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India: IITM Makes Strides for Construction Industry & 3D Printing with Concrete; Expert Opinions Vary on Timeframe for True Impact

by • August 8, 2016 • No Comments

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IITM Campus

The Indian Institute of Technology at Madras (IITM) is planning to manufacture their mark with 3D printing, literally, as they plan for transformation to the construction industry inside India. Whilst not equitebody is concludely impressed as to either the conclude feasibility or realistic timing of this new innovation, IITM appears to be on board for the most part, and that comes with project heads for materials such as Koshy Varghese and Ravindra Gettu of their Department of Civil Engineering.

Showing how heavily invested they are becoming in the concept of 3D printing with concrete, a team of IITM can in fact be presenting the yett to much of the Indian construction industry during a global meeting in these times. There, as representatives of all over the world, to include the US, China, Germost, and France, are in attendance, IITM can explain that indeed they do see 3D printing in concrete as part of construction industry’s following. They have in addition created a prototype of a 3D printing device in the Department of Mechanical Engineering, demonstrating not only a keen interest in the innovation but a dedication to their understanding that such machines may be significant the way for assembling quite soon.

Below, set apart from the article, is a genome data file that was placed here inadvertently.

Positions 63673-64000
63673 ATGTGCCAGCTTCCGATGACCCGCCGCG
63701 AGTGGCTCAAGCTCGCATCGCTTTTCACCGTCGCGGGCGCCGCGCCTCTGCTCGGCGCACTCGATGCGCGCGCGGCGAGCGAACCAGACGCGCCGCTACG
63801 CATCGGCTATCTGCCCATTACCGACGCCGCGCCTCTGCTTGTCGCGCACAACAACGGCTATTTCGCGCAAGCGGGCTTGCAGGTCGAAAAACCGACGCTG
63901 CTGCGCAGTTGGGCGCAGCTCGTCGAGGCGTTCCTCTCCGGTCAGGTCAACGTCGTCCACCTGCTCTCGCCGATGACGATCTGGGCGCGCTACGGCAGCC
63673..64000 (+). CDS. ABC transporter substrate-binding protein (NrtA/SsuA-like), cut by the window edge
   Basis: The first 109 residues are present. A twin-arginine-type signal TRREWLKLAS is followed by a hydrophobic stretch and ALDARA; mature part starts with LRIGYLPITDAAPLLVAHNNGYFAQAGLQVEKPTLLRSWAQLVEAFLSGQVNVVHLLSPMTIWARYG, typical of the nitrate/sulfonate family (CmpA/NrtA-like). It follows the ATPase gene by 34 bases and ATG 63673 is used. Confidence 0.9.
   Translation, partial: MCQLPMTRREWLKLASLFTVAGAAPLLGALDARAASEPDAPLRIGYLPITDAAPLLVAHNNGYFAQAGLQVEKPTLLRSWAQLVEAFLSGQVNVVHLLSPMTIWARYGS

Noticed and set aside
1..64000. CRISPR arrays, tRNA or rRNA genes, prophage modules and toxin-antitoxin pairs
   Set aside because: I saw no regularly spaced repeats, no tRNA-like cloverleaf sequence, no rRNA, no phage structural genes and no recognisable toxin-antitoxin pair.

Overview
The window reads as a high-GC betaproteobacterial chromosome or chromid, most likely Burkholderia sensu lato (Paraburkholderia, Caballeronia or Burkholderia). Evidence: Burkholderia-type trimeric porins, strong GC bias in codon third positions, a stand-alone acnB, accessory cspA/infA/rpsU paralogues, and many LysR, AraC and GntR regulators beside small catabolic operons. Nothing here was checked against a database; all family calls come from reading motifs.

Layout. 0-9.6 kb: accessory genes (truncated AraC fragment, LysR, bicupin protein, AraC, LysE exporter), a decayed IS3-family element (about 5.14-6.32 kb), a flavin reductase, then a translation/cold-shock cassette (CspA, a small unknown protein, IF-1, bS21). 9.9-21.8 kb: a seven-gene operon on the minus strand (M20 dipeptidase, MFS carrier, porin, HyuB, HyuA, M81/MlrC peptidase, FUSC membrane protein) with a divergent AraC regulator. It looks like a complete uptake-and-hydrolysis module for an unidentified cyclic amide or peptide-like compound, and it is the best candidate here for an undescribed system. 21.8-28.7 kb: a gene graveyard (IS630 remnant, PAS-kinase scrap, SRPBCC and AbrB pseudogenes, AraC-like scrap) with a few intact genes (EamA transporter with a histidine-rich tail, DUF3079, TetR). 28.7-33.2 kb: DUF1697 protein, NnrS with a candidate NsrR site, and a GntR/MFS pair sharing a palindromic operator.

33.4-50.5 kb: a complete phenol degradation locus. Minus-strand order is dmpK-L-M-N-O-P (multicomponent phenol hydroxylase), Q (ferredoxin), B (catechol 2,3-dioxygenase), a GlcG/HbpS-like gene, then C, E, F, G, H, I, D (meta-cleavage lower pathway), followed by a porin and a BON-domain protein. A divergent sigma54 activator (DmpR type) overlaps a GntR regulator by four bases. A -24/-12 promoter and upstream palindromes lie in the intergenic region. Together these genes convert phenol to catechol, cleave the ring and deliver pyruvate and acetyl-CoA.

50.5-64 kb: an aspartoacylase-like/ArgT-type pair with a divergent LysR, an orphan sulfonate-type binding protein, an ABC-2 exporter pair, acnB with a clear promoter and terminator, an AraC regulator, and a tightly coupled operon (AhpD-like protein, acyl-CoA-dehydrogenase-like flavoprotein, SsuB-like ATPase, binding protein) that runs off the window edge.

Engineers at IITM surely are not the only ones considering this way. There is excellent interest in concrete of the world, with analysts in addition projecting that it can expand significantly in the following few years. Not only limited to construction, 3D printing devices are being utilized to turn it into equitething of industrial furniture to huge art installations, employing numerous printing devices as well as robots. Whilst frequently those works are presented only to show the sheer power of concrete and 3D printing combined, in construction those innovating are seeking immediate functionality, such as the first 3D printed office assembling in Dubai.